Multicultural Children’s Book Day 2017 (1/27/17) is its fourth year and was founded by Valarie Budayr from Jump Into A Book and Mia Wenjen from PragmaticMom. Our mission is to raise awareness on the ongoing need to include kid’s books that celebrate diversity in home and school bookshelves while also working diligently to get more of these types of books into the hands of young readers, parents and educators. Despite census data that shows 37% of the US population consists of people of color, only 10% of children’s books published have diversity content. Using the Multicultural Children’s Book Day holiday, the MCBD Team are on a mission to change all of that.

 

Current Sponsors:

MCBD 2017 is honored to have some amazing Sponsors on board. Platinum Sponsors include ScholasticBarefoot Books and Broccoli.
Other Medallion Level Sponsors include heavy-hitters like Author Carole P. RomanAudrey Press, Candlewick Press,  Fathers Incorporated, KidLitTVCapstone Young Readers, ChildsPlayUsa, Author Gayle SwiftWisdom Tales PressLee& Low BooksThe Pack-n-Go GirlsLive Oak MediaAuthor Charlotte Riggle, Chronicle Books and Pomelo Books.

Author Sponsors include: Karen Leggett Abouraya, Veronica AppletonSusan Bernardo, Kathleen BurkinshawMaria Dismondy, D.G. Driver, Geoff Griffin Savannah Hendricks, Stephen Hodges, Carmen Bernier-GrandVahid Imani, Gwen JacksonHena, Kahn, David Kelly, Mariana Llanos, Natasha Moulton-LevyTeddy O’MalleyStacy McAnulty, Cerece MurphyMiranda PaulAnnette PimentelGreg RansomSandra RichardsElsa TakaokaGraciela Tiscareño-Sato,  Sarah Stevenson, Monica Mathis-Stowe, SmartChoiceNation, Andrea Y. Wang.

We’d like to also give a shout-out to MCBD’s impressive CoHost Team who not only hosts the book review link-up on celebration day, but who also work tirelessly to spread the word of this event. View our CoHosts here.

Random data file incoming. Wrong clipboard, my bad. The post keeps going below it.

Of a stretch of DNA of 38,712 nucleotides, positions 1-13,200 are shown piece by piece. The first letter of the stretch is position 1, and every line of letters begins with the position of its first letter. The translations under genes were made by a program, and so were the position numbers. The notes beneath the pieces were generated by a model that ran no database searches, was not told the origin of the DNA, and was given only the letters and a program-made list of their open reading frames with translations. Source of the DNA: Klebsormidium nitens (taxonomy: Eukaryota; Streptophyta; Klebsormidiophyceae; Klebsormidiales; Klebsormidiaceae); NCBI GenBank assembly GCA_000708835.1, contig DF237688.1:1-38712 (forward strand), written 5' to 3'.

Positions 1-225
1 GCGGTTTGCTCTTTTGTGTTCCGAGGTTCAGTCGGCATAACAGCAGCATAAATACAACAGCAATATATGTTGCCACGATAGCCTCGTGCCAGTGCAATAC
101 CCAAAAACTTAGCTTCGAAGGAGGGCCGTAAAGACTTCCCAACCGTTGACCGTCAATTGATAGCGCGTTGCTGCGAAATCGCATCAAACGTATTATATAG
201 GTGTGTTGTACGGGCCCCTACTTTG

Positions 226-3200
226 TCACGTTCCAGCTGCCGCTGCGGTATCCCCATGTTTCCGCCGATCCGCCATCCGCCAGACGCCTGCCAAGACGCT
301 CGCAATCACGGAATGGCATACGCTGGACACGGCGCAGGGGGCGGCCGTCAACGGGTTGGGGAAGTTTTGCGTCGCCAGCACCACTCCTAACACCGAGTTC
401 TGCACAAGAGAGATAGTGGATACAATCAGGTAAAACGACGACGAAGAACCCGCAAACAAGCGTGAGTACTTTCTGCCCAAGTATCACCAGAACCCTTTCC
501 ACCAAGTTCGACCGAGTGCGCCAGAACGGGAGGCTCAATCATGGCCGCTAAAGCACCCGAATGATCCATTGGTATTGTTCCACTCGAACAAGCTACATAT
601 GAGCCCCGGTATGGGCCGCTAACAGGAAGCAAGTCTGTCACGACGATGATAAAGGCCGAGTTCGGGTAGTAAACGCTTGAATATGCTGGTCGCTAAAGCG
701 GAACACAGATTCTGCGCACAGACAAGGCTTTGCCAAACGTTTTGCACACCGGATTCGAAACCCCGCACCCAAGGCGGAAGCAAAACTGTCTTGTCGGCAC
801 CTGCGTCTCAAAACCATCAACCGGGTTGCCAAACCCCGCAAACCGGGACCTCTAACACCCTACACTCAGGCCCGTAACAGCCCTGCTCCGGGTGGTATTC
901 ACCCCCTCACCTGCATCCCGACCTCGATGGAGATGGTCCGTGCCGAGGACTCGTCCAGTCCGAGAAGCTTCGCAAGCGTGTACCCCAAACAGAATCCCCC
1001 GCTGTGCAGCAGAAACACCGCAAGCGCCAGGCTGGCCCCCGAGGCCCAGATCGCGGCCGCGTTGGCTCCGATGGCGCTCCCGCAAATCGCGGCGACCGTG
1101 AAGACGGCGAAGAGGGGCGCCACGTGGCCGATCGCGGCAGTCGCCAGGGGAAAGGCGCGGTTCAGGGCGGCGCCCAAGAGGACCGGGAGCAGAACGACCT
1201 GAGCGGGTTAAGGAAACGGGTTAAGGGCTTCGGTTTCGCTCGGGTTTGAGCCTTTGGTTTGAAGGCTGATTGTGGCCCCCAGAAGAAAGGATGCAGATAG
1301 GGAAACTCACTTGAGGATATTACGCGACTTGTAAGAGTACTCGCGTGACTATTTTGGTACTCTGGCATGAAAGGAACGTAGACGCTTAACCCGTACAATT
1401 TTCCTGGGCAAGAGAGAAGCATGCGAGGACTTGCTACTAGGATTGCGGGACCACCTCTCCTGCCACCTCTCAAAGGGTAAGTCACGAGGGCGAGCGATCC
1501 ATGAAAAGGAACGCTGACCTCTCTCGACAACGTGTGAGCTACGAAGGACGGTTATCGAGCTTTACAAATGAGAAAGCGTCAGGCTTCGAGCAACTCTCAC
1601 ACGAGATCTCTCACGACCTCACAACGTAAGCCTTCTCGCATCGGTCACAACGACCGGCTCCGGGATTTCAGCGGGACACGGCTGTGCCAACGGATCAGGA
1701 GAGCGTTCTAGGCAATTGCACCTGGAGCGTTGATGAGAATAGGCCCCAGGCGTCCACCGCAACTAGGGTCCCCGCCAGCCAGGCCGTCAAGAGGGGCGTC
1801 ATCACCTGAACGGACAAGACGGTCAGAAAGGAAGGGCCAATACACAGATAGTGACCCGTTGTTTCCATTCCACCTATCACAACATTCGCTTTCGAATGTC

Important MCBD Links to Remember:

MCBD site here.

Free Multicultural Books for Teachers here.

Free Diversity Book Lists and Activities for Teachers and Parents here.

Get a FREE Kindness Classroom Kit here.
MCBD’s Downloadable Kindness Classroom Kit for Educators, Organizations, Librarians & Homeschoolers

The MCBD ebook is LIVE on Amazon here!!
This ebook will be FREE to everyone January 26th-January 30th. For people who have KindleUnlimited it’s free for them all of the time. 

Hashtag: Don’t forget to connect with us on social media and be sure and look for/use their official hashtag #ReadYourWorld.

Chronicle Books Summary:

From acclaimed author Patricia Hruby Powell comes the story of a landmark civil rights case, told in spare and gorgeous verse. In 1955, in Caroline County, Virginia, amidst segregation and prejudice, injustice and cruelty, two teenagers fell in love. Their life together broke the law, but their determination would change it. Richard and Mildred Loving were at the heart of a Supreme Court case that legalized marriage between races, and a story of the devoted couple who faced discrimination, fought it, and won.

Patricia Hruby Powell’s previous book, Josephine: The Dazzling Life of Josephine Baker, won a Sibert Honor for Nonfiction, a Coretta Scott King Honor, and five starred reviews. She lives in Illinois.

Shadra Strickland is an illustrator whose work has won an Ezra Jack Keats Award, a Coretta Scott King/John Steptoe Award for New Talent, and an NAACP Image Award. She lives in Maryland.

GIVEAWAY:
Details of our giveaway courtesy of Chronicle Books are below. Plus, if you follow us on Facebook and let us know that you did by telling us in the comments of this blog post, we’ll give you an extra entry. An additional comment on our Facebook page post for this book review gets you yet another entry. Also, if you enjoyed this review, please subscribe to our blog. Thanks and good luck!